Treasury is getting ready to once again start maneuvering to keep the federal government from defaulting on its debt, and possibly setting off undesirable financial consequences, the agency said Friday.
The United States is currently at the federal debt limit, but for the last 12 months hasn’t had to suffer the consequences of it — thanks to a congressional-imposed suspension, which expires Sunday. That means, Treasury officials say, they will have to take “extraordinary measures” beginning Monday to keep the federal government’s head above fiscal water.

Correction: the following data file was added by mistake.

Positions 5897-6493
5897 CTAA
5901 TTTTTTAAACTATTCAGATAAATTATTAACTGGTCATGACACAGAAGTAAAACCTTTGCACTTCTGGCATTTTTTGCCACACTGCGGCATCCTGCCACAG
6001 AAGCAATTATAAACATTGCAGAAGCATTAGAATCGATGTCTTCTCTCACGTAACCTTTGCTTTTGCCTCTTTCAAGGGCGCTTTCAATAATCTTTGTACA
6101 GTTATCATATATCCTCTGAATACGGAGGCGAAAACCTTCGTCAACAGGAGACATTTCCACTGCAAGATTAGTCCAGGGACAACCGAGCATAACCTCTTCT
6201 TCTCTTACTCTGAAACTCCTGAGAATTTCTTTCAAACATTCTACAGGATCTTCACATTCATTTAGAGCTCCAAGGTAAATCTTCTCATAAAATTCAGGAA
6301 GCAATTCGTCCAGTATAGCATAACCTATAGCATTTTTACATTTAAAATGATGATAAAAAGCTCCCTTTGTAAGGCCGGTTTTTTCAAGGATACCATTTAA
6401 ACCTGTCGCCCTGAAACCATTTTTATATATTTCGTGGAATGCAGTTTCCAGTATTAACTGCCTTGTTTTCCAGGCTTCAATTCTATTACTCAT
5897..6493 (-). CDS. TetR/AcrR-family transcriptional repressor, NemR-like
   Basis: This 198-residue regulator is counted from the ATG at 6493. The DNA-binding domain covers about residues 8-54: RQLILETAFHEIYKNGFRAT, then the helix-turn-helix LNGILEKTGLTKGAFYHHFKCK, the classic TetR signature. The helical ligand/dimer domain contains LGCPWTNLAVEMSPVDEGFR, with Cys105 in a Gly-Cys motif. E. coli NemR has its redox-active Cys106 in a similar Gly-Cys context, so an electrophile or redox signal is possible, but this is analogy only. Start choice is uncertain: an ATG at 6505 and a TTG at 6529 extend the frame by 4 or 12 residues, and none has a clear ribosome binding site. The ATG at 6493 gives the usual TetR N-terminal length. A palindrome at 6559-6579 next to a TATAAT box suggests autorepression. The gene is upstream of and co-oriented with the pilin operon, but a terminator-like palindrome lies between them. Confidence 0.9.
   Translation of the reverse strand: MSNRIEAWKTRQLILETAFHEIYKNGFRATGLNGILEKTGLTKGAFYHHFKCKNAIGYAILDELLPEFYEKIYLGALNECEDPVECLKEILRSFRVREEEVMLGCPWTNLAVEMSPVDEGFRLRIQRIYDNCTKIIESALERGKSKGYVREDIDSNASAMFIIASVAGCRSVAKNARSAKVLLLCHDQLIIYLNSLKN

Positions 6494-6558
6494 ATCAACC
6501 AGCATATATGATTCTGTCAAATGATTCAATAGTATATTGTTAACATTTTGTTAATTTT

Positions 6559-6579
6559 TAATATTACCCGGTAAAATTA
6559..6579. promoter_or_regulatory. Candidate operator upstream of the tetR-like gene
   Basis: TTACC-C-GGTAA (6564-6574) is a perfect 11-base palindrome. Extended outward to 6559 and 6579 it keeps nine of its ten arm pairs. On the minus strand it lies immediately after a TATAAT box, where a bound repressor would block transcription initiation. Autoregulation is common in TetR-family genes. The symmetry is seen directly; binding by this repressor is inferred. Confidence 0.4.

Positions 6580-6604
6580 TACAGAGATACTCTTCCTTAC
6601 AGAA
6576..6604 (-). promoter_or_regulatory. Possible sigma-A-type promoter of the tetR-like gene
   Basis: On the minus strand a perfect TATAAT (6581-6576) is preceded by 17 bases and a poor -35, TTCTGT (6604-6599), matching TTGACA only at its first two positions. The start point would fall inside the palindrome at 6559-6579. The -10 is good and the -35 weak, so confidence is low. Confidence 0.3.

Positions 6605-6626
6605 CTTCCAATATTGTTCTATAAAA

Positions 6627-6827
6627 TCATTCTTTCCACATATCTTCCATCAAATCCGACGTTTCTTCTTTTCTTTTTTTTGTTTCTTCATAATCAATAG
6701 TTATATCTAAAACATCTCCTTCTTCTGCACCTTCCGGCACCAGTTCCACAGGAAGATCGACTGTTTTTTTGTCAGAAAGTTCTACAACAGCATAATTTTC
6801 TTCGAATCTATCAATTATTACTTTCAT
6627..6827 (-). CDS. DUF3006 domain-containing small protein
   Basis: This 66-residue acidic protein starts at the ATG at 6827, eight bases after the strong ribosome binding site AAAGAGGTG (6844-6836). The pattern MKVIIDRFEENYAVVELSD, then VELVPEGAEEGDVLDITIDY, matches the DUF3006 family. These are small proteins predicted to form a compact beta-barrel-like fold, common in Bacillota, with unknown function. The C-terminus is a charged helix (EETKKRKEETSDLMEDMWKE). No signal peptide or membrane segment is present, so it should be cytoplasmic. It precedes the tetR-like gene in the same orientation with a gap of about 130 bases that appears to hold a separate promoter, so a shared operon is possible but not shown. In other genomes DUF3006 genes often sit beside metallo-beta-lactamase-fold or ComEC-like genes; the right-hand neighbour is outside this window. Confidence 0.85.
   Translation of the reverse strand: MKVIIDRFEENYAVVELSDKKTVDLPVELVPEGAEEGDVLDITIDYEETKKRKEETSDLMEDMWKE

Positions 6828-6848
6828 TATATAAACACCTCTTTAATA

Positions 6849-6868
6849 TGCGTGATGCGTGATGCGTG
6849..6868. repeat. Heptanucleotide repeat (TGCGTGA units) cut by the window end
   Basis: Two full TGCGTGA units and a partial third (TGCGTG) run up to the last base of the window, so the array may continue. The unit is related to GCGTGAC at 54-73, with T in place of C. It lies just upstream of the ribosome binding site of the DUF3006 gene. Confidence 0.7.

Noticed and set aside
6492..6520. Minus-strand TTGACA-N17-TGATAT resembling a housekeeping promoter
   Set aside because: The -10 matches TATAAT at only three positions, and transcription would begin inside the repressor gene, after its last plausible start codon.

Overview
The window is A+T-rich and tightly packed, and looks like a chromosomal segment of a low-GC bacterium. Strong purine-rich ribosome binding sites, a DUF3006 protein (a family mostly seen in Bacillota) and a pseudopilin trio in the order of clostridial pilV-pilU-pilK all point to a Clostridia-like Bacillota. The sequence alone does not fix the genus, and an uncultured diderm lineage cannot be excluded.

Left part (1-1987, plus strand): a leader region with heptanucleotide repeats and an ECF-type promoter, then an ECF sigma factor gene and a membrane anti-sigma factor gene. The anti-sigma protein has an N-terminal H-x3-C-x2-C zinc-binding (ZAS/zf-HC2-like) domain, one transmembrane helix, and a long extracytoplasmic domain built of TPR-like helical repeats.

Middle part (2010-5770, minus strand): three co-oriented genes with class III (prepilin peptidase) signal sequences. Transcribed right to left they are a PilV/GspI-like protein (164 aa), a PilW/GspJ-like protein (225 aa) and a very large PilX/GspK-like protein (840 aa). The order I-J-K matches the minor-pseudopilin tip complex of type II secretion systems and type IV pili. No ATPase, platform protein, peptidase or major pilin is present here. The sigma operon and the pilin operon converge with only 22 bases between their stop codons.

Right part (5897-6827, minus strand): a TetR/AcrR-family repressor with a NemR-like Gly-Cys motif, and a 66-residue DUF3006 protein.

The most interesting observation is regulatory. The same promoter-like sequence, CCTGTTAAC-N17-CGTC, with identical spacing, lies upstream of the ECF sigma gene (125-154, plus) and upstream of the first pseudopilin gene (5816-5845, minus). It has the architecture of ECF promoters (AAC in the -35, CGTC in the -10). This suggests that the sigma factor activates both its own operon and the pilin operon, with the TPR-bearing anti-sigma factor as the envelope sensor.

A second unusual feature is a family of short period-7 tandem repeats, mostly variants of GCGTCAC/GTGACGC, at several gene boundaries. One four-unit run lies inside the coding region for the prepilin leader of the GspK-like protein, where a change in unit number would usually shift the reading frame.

Unless Congress acts quickly to raise the limit, those measures will include putting a stop to a planned $46 billion investment in the federal employee pension fund, which is scheduled for June. By halting the reinvestments, the government effectively borrows that money to help stay under the debt. However, by law, that money must be repaid before the debt limit can be increased again.
Other measures the Treasury will likely take are drawing down a currency stabilization fund and imposing moratoriums on state and local government deposits, USA Today reported.
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